Week 1 – Intermediate Photography

I hope I’m doing this right…this next class proposes a new challenge for me: create new work weekly, whereas I’ve been going back to old habits.  I’ll admit, it’s a bit of a scary concept I’d like to think that I’m thrifty in how I shoot, but also, I just didn’t do a lot of shooting this summer.  I just developed Thursday a roll that has been in my camera since mid-June.  Can I shoot a roll of film a week, and, in being forced to present at least three new images weekly, how much will my quality suffer, especially if I’m pressed for time elsewhere?  I’m halfway through a roll of Provia, but I don’t want to waste that roll to the needs of expediency, plus it would take nearly a week just to get it processed.  I’ve thought about cutting 36-exposure rolls in half, I’ve thought about a 100ft bulk roll of Fomapan or Kentmere, I’ve been comparing prices back and forth.  A 100ft roll of Tri-X is $50 more than a roll of HP5.  Wow.  With Tri-X, it’s almost exactly the same price between a 100ft roll and the same number of feet in 24-exposure rolls, 36-exposure rolls are cheaper than a bulk roll; and you don’t have to load the cartridges yourself.  I eventually found some newly-expired T-Max 400 in 24-exposure rolls for not too bad a price, since it was there I decided to go with it; I don’t think I’ll feel as bad burning through rolls of T-Max.

I was trying to figure out just how I got a light leak across four out of the first five exposures, I think that it must have happened after I took that fifth picture, and it must have happened on the right (take-up) side of the camera: the light leak is in the same spot on each picture and the effect is lighter counting back from #5.  I’d be disappointed (and probably should find some gaffers’ tape anyway), except that it literally happened only on the pinhole shots, and I suppose that gives them just a bit more of that authentic lo-fi aesthetic.  As for the others, some friends of ours from Ohio were in town, and I like taking pictures of my friends, especially when I haven’t seen some of them for 6-7 years.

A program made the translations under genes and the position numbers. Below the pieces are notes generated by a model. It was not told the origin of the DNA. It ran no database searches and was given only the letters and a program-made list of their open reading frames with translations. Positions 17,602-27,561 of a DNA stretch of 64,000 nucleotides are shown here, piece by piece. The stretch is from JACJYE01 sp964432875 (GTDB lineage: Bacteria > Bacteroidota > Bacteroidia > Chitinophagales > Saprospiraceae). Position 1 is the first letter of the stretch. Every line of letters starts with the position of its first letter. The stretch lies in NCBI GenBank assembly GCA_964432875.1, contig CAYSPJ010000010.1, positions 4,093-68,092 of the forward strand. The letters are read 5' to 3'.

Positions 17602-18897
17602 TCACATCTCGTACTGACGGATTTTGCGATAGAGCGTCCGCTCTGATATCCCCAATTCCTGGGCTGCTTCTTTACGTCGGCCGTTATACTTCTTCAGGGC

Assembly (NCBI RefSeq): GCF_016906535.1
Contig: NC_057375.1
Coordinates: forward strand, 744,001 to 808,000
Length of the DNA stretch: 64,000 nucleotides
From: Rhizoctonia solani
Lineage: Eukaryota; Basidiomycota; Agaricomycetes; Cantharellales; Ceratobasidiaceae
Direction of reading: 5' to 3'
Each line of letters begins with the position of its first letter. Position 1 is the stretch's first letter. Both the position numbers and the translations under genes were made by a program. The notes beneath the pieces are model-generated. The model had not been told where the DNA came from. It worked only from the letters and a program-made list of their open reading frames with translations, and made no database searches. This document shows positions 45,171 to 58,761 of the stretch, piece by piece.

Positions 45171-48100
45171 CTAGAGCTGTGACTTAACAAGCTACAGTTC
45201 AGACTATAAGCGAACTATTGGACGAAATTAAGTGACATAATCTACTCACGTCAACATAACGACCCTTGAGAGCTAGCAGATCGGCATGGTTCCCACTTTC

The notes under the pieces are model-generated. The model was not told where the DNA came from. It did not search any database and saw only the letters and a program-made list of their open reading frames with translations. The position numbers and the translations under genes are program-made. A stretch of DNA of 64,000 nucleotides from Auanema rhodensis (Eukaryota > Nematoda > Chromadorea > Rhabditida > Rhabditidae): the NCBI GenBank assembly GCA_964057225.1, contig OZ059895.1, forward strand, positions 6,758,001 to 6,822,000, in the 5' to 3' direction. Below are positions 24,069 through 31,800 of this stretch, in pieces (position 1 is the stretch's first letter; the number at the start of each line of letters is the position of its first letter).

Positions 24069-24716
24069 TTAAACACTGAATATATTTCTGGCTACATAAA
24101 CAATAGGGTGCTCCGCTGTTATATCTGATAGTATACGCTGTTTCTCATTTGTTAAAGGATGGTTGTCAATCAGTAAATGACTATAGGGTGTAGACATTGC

Someone else who likes making pictures of his friends is artist and photographer Chuck Close (at least according to this site), and so I give you his daguerreotype portrait of minimalist composer Philip Glass:
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Philip Glass, Stage II – Chuck Close

Knock, knock.
Who’s there?
Philip Glass, Philip Glass, Philip Glass, Philip Glass, Philip Glass, Philip Glass, Philip Glass, Philip Glass, Philip Glass, Philip Glass, Philip Glass, Philip Glass, Philip Glass, Philip Glass, Philip Glass, Philip Glass, Philip Glass, Philip Glass, Philip Glass, Philip Glass…